News

 

10-01-'14

New commissioned research into the necessity of compulsory sex registration for all

The Academic Research and Documentation Centre (WODC) of the Dutch Ministry of Security & Justice has commissioned UCERF researchers to look into the issue of mandatory, binary (M/F) gender registration. 
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A growing awareness and concern about the vulnerable position of transgender and intersex people has led to questions being raised in parliament regarding the legal possibilities and impediments to refrain from or delete existing registration of a person’s gender. Since 1986,  it has been possible to leave the gender of newly born babies undetermined. However, for people who are already registered as either male or female,  it is only possible to change from male to female, or vice versa.
This research will set out the legal framework in the Netherlands, and identify national and international legal obstacles to the introduction of the possibility of changing an existing gender  registration into an undetermined status, selecting a ‘third box’, or refraining from registration altogether, as well as the consequences thereof (e.g. for detention policies or non-discrimination law). The project includes an exploration of the situation regarding sex registration in six other countries (Germany, UK, India, Nepal, New Zealand and Australia). The results of these country-specific queries will be compared with the situation in the Netherlands.
It is expected that the project will be finalised in the Autumn of 2014. The research team consists of Marjolein van den Brink, Jet Tigchelaar, Wibo van Rossum and Susanne Burri, and is complemented by Eric Gubbels, a registrar in Amsterdam.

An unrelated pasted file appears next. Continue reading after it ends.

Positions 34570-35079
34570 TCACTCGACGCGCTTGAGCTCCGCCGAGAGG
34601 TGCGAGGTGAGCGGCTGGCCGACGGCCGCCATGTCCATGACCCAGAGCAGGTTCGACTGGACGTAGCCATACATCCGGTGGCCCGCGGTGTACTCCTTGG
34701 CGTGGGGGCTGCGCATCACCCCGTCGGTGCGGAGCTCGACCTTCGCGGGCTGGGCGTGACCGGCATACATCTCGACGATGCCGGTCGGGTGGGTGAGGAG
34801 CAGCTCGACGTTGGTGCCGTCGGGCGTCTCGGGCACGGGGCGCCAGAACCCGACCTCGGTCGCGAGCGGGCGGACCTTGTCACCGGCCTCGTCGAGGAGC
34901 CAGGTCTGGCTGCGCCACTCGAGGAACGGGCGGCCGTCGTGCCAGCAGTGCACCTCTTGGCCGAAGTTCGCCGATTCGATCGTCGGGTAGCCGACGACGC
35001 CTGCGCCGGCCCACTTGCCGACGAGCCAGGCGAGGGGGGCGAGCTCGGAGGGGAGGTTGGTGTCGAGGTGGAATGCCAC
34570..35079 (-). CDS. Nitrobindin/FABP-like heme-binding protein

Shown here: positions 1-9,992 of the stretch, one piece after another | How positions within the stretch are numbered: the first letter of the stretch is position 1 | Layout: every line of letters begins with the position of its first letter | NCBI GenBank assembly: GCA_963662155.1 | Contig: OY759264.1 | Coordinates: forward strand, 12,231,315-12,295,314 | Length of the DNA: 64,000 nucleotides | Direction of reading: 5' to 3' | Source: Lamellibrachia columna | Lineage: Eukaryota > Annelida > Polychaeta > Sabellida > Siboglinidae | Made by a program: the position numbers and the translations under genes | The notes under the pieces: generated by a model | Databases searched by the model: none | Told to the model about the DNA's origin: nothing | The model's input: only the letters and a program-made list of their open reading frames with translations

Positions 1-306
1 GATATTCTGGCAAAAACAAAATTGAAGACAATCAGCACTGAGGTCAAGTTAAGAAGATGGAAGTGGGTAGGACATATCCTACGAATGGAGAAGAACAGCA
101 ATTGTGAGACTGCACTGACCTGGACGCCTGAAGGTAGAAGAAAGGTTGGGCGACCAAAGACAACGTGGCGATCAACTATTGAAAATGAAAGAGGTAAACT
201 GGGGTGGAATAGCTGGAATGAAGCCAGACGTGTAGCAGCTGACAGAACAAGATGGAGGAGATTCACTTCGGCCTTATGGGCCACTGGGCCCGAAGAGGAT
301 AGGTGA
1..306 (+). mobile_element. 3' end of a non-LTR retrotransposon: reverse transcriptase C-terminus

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20-12-'13

Announcement of the 8th symposium of UCERF on the 10th of April 2014

On Thursday 10th April 2014, the 8th symposium of UCERF will take place in Utrecht. The symposium will be chaired by UCERF researchers Merel Jonker en Jet Tigchelaar. 
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Presentations will be given by: Susanne Burri (lecturer at Utrecht University and researcher at UCERF): ‘Gender and family relations’; Wil Portegijs (The Netherlands Institute for Social Research): ‘Women and economic independence’; Jan Biemans (professor at Utrecht University): ‘The disinherited child’; Myriam de Bruijn-Luckers (senior judge at the Court of Justice in The Hague): ‘Partner alimentation’; Hans van Loon (former Secretary General of the Hague Conference into Private International Law): ‘Child abduction and human rights’; and Simone van der Hof (professor at Leiden University): ‘Digital children’s rights’.

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20-12-'13

New WODC research ‘Incoming international child abduction cases’

UCERF researchers, commissioned by the WODC, conduct research into incoming international child abduction cases.
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They work closely together with researchers of the DSP-Group. Recently, the general practice of incoming child abduction cases has been changed in the Netherlands. These changes concern three main topics: the introduction of a summery procedure, the role of the Central authority and the improvement of the return procedure. This research evaluates the current practice in the Netherlands and compares this with the foreign practices.

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20-12-'13

New research within the framework of Utrecht University’s strategic programme Youth and Identity

New research within the framework of Utrecht University’s strategic programme Youth and Identity: